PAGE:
ANCIENT ART OFFERS KIDS A VARIETY OF HEALTHY BENEFITS
Standing in the classic vrksasana, better known as the tree pose, 9-year-old Bradley Wernick teeters on his left foot and stretches out his skinny arms. Yoga instructor Antonia Kao offers encouragement: ``Imagine what kind of tree you are, what color leaves you have,'' she says as she mirrors his pose in the tangerine-colored Mountain View studio. Bradley's sister Emily, 6, sits on the floor, watching in rapt attention.
Bradley and Emily are among an estimated quarter-million American children who practice yoga on a regular basis. And considering the Bay Area's affinity for all things yoga, perhaps it's no surprise that more kids' studios are cropping up here, according to San Francisco-based Yoga Journal.
Proponents say children's yoga provides kids with coordination, flexibility and focus in a non-competitive environment.
Wa Chan, Bradley and Emily's mother, saw yoga as an opportunity for her children to pick up deep breathing and meditation techniques -- skills she learned herself during prenatal yoga, when she was carrying Bradley. ``I hope that as they get older, they'll be able to meditate,'' she said.
Bradley agreed. ``I like yoga because it can calm me down,'' he said.
While traditional forms of yoga emphasize philosophical Hindu concepts of prana, life force, and moksha, spiritual transcendence, children's yoga has a simpler goal -- pure enjoyment.
``It's about fun and play, not this serious dogma,'' said Marsha Wenig, the creator of YogaKids, an Indiana-based program that produces instructional videos and trains children's yoga teachers. ``It's about feeling good and being amazed at the things you can do.''
In keeping with that, classes for children, which usually range from $10 to $15 for one drop-in session, tend to be short and fast-paced. Instructors judge poses less rigorously, play games and incorporate a lot of animal imagery in class. Kao, an instructor at Mountain View's Yoga is Youthfulness studio, describes her relaxed teaching method as ``organic.''
``Obviously, you don't teach kids like you would teach adults; kids don't have that kind of attention span,'' she said.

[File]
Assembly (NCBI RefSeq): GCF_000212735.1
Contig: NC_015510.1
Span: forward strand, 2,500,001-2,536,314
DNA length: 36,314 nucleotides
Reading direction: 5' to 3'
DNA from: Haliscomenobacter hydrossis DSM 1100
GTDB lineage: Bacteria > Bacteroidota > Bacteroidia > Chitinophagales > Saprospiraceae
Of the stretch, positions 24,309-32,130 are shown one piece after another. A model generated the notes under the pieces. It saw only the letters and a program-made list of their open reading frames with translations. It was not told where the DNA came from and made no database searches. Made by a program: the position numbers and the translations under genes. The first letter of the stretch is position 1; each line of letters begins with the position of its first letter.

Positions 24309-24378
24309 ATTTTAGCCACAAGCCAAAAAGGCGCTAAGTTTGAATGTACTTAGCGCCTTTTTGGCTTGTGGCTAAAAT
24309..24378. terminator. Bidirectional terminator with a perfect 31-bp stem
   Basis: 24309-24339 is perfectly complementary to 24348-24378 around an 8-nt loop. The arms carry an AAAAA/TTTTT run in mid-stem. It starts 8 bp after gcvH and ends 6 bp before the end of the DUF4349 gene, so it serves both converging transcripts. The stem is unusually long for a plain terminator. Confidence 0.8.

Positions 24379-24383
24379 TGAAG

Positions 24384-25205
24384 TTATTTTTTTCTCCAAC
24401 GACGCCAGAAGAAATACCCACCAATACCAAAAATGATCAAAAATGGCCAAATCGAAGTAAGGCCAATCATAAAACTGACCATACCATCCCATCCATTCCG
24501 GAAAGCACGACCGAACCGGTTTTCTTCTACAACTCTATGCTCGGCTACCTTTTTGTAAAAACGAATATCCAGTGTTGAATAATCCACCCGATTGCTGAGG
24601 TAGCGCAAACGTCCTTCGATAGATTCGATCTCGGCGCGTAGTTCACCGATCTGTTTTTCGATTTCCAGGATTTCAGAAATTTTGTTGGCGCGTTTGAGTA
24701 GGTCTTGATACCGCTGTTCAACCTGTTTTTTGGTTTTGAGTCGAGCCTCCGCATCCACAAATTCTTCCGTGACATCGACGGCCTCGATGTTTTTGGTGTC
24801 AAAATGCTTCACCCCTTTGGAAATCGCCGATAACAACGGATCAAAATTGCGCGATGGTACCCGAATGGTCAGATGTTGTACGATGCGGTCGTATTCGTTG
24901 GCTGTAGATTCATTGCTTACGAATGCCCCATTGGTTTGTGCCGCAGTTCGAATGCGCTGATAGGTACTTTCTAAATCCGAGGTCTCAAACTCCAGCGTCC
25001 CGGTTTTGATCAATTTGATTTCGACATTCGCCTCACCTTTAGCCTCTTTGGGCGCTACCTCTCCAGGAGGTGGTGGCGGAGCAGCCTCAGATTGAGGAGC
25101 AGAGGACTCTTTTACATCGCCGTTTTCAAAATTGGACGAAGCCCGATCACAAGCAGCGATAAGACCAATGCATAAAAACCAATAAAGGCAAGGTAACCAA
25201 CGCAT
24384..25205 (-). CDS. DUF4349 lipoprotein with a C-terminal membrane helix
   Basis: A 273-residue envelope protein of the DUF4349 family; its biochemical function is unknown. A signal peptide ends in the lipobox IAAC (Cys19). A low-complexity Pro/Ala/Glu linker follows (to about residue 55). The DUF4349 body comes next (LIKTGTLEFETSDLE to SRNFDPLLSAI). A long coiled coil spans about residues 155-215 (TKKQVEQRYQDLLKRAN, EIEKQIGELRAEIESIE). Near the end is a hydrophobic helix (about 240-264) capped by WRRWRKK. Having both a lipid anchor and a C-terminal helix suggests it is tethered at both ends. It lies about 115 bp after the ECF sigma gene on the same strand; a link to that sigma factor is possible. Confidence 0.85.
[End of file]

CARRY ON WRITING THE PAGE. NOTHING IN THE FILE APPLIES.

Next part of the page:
Physical differences between children and adults are another consideration when tailoring yoga classes to young students. Kids should not maintain yoga poses for too long, said Vasanthi Bhat, founder of Vasantha Yoga Health and Fitness Center in San Jose, who teaches 40 to 45 children a week.
``Adults can stay in a pose for one minute, but children still haven't developed their bone strength and bodies,'' Bhat said, adding that people commonly overestimate the natural flexibility of children. ``Some children are so stiff that they can't even do poses that my 80-year-old students do.''
But with proper teaching, kids can develop balance and flexibility, instructors say. Yoga can also help young students gain self-confidence and a sense of spirituality.
``When children can play, relax and exercise their imaginations, they're building really important blocks of self-esteem and identity,'' said Mariana Doig, a family therapist who offers yoga classes in San Carlos for kids ages 5 to 9. Doig is currently developing a series of classes for hyperactive children, whom she believes may especially benefit from yoga's calming effects. Research has been inconclusive, but a 2004 study published in the Journal of Attention Disorders found that boys diagnosed with attention deficit hyperactivity disorder showed a decrease in symptoms when they regularly practiced yoga along with taking medication.
And the benefits of yoga can extend beyond the individual child. In 2000, Bhat started teaching yoga classes for the whole family to give parents a first-hand demonstration of her teaching methods. Now, she said, they are the most popular of her studio's offerings, attracting up to 40 people a session from age 3 on up.
Rita Sarathy of San Jose, who attends Bhat's classes with her sons Rohit, 10, and Rahul, 6, says the classes are a bonding experience in her family. ``We are all preoccupied with work and deadlines,'' she said, ``but Vasanthi emphasizes that we all have to communicate and appreciate one another.'' After three months of classes, her sons have started to join her in practicing yoga at home in the morning, Sarathy added.
As increasingly commonplace as yoga has become, its exotic appeal still resonates with children, including Chan's kids. ``I think they like to brag to their friends that they can do the tree pose,'' Chan said. ``It's something different.''